Following the tale of the Bad Laird of Ballumbie (posted on 15th June), we move north to Edzell Castle, now a ruin, but still possibly the most beautiful castle in the county of Angus. The Lindsay lairds who owned this house were generally more peaceable than their kinsmen, the Earls of Crawford who inhabited Finavon Castle. But there were exceptions. One Edzell laird argued with his tenant, a man named Black who lived at Mill of Lethnot. After an acrimonious meeting at the castle, where the men had rowed over the matter of rent, Black was attacked on his way home by an agent of Lindsay's named Cobb. But Black got the better of him and managed to throw him off a cliff and the attacker was drowned in a pool. The cliff was afterwards called Cobb's Heugh and the pool became known as the Black Pot.
Major John Wood of Inverskandy was factor to the penultimate Laird of Edzell and had an evil reputation in the district. Although he was tall and strong, he was also mean hearted and sour minded. Many of the locals were so scared of him that they would only venture to use the ford adjacent to his house when they were definitely sure that the Major was either sleeping or away from home. One poor girl who used the ford was unaware of the danger and came that way as she journeyed to tell her friends about her forthcoming wedding. The major spotted her and pursued her across the bleak moorland, She fled towards the river, but slipped into a deep pool and was drowned.
On his deathbed, major Wood continued to rave such wild blasphemies that a ball of dough was stuffed into his mouth to stifle these obscenities. Satan, in the form of a crow, came to personally collect his tarnished soul:
An when the Major was a deein,
the Deil cam like a corbie fleein,
an o'er his deathbed he did lour,
speerin spews, ye may be sure.
On the way to internment in the kirkyard, the coffin bearers suddenly found that Wood's body became too heavy to carry. The minister exclaimed in a loud voice: 'Lord, whoever was at the beginning of this, let him be at the end of it!' The coffin resumed its normal weight and Wood was laid in a corner of the Lindsay vault at Edzell.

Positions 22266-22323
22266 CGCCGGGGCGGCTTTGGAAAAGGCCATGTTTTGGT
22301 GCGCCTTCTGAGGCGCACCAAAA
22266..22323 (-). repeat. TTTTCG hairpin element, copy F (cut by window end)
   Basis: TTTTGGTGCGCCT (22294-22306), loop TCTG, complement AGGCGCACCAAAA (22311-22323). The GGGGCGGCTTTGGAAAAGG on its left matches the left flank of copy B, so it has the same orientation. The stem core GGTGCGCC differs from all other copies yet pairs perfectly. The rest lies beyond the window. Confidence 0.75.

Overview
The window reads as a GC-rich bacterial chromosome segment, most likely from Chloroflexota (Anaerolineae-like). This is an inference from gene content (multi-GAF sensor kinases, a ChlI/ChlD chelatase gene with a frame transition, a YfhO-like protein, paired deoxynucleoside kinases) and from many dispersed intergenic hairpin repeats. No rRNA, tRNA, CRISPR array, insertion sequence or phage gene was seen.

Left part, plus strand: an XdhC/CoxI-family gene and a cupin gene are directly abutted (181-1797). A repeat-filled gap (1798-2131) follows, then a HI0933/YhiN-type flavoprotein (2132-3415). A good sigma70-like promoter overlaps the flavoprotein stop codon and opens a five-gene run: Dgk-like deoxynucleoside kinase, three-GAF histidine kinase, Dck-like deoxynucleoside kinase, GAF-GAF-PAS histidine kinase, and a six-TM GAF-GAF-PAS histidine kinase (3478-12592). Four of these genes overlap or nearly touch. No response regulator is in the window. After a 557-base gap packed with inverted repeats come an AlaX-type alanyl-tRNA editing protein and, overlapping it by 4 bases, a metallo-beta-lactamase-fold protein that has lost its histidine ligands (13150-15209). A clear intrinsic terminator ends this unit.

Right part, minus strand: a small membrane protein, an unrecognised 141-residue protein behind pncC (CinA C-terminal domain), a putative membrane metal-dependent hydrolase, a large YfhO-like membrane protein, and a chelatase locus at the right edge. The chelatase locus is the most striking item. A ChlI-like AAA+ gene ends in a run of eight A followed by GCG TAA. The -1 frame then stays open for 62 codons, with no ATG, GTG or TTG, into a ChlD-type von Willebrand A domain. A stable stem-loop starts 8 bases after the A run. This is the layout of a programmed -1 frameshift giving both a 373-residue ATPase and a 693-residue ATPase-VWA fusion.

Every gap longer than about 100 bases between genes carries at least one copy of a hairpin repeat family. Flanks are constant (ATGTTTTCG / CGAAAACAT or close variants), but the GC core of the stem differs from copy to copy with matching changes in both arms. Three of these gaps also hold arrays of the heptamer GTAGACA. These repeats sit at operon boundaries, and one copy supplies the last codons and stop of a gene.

A sexton once encountered what he thought was a ghost in this vault. A Countess of Crawford had lately died and was laid to rest here with all her jewels. The unscrupulous sexton broke into the vault at night to steal the valuables. Attempting to prise a ring off her finger with a knife, he pierced her skin. This wound woke up the comatose lady, who sat up, much to the thief's alarm. The countess showered so much gratitude on the sexton that his conscience finally began to nag at him and he fled away from Edzell forever. Versions of this ironic vignette are told in other parts of the United Kingdom.
Two ghosts used to haunt a tree in the ground of Edzell Castle. They were the sons of a gypsy woman and shared her strange supernatural powers. They became the favourites of Lord Edzell after slaying a pack of wolves in the glen of the Paphrie Burn. They were rewarded with a cottage in the forest a mile east of the castle and were employed as purveyors of game and venison for the estate. But the other tenants suspected them of poaching and finally caught them in the act. Edzell had them hanged on the oak tree just west of the castle.
Following the execution, the boys' mother cursed the Laird of Edzell and his pregnant wife. He was told that he would die in a fearful manner, while his lady would be dead before sunset and buried in the same grave as her unborn child. The trauma of the curse made her give birth prematurely, but the child was stillborn and she herself expired before nightfall. A year and a half later, Lindsay wooed and won a lady in the west. preparations for the marriage went on for a week at Edzell Castle, including hunting trips every day. One day the hunting party followed a stag from Balnamoon to the Paphrie Burn, where it was brought to bay. While the laird watched the carcass being dismembered, two wolves appeared and pounced on him. By the time they finished tearing at his body, his remains were unrecognisable.
The two brothers were afterwards seen on stormy nights beneath the Hanging Oak, until the time in the 16th century when lightning blasted the tree and it was cut down.